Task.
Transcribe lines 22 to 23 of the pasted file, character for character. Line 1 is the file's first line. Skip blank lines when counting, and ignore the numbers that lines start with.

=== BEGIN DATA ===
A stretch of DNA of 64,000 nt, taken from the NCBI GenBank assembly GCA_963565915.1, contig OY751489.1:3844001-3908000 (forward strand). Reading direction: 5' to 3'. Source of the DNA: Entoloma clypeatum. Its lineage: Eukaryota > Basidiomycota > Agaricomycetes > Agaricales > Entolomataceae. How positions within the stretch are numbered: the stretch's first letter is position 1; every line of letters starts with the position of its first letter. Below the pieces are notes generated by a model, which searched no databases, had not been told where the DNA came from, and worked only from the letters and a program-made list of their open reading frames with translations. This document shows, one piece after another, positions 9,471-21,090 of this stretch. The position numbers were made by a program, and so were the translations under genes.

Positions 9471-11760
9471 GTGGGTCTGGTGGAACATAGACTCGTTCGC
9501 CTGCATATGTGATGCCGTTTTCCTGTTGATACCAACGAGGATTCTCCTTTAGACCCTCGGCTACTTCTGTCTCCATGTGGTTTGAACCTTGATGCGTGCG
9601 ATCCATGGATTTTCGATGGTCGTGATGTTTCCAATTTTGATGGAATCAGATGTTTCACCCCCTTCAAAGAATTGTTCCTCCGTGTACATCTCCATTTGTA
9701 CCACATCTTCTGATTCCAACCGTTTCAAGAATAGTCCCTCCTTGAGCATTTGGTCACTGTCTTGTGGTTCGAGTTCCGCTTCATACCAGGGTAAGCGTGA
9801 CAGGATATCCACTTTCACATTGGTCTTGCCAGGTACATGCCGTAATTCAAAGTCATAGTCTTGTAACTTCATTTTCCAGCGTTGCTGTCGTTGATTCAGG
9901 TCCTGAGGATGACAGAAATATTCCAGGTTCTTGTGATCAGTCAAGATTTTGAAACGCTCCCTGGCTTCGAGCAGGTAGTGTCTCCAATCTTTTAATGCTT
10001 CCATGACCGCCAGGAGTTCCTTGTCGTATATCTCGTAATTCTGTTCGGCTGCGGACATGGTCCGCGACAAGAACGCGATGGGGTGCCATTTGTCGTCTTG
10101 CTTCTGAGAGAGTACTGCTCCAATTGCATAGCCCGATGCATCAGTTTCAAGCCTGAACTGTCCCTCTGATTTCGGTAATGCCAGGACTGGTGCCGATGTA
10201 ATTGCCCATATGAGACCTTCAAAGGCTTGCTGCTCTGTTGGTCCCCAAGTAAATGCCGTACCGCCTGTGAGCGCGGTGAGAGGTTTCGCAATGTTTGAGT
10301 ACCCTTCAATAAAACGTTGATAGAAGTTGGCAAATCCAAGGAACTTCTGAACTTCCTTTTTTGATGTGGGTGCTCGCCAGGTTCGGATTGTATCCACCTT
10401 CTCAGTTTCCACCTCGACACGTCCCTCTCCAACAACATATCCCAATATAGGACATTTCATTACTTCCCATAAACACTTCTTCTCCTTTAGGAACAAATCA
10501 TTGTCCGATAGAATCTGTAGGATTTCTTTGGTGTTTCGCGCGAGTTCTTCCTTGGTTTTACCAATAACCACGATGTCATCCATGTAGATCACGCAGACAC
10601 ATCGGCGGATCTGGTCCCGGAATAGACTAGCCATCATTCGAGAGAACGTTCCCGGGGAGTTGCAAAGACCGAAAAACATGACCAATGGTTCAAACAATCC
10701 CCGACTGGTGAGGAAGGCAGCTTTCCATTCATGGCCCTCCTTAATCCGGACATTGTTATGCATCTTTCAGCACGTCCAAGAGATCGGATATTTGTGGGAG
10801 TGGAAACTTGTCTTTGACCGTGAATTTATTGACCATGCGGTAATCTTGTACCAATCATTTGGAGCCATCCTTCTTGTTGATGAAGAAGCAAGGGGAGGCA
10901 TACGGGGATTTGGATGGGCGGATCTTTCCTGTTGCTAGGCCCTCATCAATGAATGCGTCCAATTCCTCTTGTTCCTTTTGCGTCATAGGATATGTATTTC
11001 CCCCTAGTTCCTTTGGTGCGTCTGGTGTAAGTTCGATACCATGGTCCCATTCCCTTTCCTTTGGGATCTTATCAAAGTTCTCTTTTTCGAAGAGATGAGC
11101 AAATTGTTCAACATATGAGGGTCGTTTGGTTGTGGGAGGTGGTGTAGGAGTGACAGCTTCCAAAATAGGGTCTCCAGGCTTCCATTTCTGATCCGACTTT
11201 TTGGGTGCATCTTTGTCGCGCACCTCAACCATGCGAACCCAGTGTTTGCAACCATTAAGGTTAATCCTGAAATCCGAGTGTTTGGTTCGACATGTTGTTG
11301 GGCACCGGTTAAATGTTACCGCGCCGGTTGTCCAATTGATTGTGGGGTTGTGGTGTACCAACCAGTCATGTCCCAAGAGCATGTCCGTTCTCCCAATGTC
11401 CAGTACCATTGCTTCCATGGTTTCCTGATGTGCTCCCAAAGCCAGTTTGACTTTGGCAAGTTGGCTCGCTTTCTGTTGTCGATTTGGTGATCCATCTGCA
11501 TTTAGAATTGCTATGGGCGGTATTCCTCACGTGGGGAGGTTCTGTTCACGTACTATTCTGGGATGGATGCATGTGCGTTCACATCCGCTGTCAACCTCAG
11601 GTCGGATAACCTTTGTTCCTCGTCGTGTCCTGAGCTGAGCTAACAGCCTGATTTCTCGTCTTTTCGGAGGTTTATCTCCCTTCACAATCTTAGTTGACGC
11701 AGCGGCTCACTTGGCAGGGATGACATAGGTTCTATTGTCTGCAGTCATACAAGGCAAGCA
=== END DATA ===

11301 GGCACCGGTTAAATGTTACCGCGCCGGTTGTCCAATTGATTGTGGGGTTGTGGTGTACCAACCAGTCATGTCCCAAGAGCATGTCCGTTCTCCCAATGTC
11401 CAGTACCATTGCTTCCATGGTTTCCTGATGTGCTCCCAAAGCCAGTTTGACTTTGGCAAGTTGGCTCGCTTTCTGTTGTCGATTTGGTGATCCATCTGCA